I will always love him

Hii ni mpya kabisa: TOR za Kamati ya Kikwete hazitagusa human rights abuse. Mtanganyika, bado hujui mchango wa Tundu Lissu kwa Tanganyika yetu?

Date: Sat, 17 Jun 2006 04:49:28 -0700 (PDT)
From: Tundu Lissu
Subject: Six Villagers Killed in Barrick's North Mara Mine

Folks, It's bad news again. Over two weeks ago, on June 1, security guards employed by Barrick Gold Corp. at the North Mara Gold Mine in Tarime District, Northern Tanzania shot dead a villager who was alleged to have illegaly entered the Mine complex. Kieva Yohanna was shot five times on the back at Nyangoto Village, home to the giant Mine. He died instantly. His death brings to six the number of villagers who have died violently at the hands of Barrick security operatives and/or riot police who guard the sprawling Mine since July 2005. Since April of this year, three villagers have been shot dead by company security alone. Even though the killers are well-known, not one of them has been arrested and prosecuted in courts of law.

The killings represent a major shift in Barrick's strategy for dealing with teh troublesome locals who have always opposed the Mine. In the period after the forced evictions of the villagers in August 2001, hundreds of villagers, particularly community leaders and prominent locals were targeted for illegal arrests, criminal prosecutions and long term imprisonment. Numerous local leaders including the area's current Member of Parliament Chacha Zakayo Wangwe and elected Member of the Tarime District Council Augustino Nestory Sasi were harrassed this way, with the latter being sentenced to 30 year jail before we got him out on appeal to the High Court of Tanzania in December 2004.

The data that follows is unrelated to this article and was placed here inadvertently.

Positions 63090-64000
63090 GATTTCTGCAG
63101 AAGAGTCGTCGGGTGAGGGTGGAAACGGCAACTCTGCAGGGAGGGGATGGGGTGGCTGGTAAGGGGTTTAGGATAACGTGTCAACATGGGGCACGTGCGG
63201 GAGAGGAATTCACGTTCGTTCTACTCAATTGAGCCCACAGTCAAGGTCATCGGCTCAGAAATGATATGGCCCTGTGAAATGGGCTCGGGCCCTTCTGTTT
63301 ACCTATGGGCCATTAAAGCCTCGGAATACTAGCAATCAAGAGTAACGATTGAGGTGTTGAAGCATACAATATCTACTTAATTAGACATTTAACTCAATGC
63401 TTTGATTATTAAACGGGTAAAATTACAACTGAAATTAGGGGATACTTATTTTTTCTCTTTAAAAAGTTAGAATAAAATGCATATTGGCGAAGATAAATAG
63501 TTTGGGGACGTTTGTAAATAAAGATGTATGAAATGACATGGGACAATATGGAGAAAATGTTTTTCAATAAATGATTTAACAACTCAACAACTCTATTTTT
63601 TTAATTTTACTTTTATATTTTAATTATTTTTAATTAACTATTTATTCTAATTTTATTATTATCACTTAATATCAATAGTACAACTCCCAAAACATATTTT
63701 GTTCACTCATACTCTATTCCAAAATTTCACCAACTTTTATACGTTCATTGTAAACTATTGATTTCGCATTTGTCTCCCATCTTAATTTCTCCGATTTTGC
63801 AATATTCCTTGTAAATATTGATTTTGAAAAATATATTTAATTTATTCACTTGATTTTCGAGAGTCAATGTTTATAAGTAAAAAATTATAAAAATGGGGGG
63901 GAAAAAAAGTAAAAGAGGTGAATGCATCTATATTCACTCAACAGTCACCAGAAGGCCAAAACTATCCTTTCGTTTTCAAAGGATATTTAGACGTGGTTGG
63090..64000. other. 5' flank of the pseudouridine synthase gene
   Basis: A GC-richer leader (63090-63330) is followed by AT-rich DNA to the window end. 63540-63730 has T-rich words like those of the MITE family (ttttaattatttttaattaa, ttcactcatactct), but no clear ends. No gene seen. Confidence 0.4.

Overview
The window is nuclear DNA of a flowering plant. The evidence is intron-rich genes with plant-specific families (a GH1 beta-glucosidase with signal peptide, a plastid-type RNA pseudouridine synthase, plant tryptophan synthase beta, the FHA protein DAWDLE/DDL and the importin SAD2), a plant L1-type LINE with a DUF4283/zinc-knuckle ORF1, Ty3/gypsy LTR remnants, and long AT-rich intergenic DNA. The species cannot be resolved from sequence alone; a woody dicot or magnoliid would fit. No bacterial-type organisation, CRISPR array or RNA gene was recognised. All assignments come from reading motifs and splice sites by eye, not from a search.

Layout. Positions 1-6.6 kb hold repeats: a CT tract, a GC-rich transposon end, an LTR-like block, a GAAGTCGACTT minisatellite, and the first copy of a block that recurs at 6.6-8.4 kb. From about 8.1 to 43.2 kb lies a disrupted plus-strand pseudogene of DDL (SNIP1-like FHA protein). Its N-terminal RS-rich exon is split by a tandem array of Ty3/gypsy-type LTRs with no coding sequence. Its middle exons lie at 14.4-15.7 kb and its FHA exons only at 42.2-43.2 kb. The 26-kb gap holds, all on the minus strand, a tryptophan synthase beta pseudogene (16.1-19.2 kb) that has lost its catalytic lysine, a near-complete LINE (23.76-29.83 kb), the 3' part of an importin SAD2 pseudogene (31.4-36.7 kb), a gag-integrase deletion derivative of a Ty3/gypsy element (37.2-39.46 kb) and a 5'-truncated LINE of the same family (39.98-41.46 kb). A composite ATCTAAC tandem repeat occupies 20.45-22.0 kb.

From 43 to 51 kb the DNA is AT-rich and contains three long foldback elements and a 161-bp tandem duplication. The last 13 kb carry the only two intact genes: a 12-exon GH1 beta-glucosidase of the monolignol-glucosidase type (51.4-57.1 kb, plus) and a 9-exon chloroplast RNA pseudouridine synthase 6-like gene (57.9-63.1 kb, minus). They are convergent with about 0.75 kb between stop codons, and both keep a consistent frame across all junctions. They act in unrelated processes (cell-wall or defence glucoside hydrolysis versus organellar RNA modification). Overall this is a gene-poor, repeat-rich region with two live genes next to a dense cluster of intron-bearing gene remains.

The strategy was intended to frighten other villagers by making an example of their leaders. Though still used regularly, that strategy never quite worked, particularly after we started to offer free legal representation to the villagers thus targeted. The company and its government backers appear to have decided on a major escalation of their punitive measures against the communities.

Firstly, begining 2004, the company has been taking by force villagers' lands it requires for its mining operations. This is done by simply dumping millions of tons of waste rock and rubble onto village lands without even the pretense of seeking owners' consent or payment of compensation as required by law. The lands surrounding the Gokona Pit to the north of the Mine were taken over this. The Kihinda Clan and dozens of other landowners in the area have lost their lands in this way. Similarly, lands to the west and south-west of the Mine at Nyangoto Village have been taken over by simply dumping mountains of waste rock onto farmlands and residential areas thereby forcing the villagers off. All this is done with the active participation of the district and administration and police.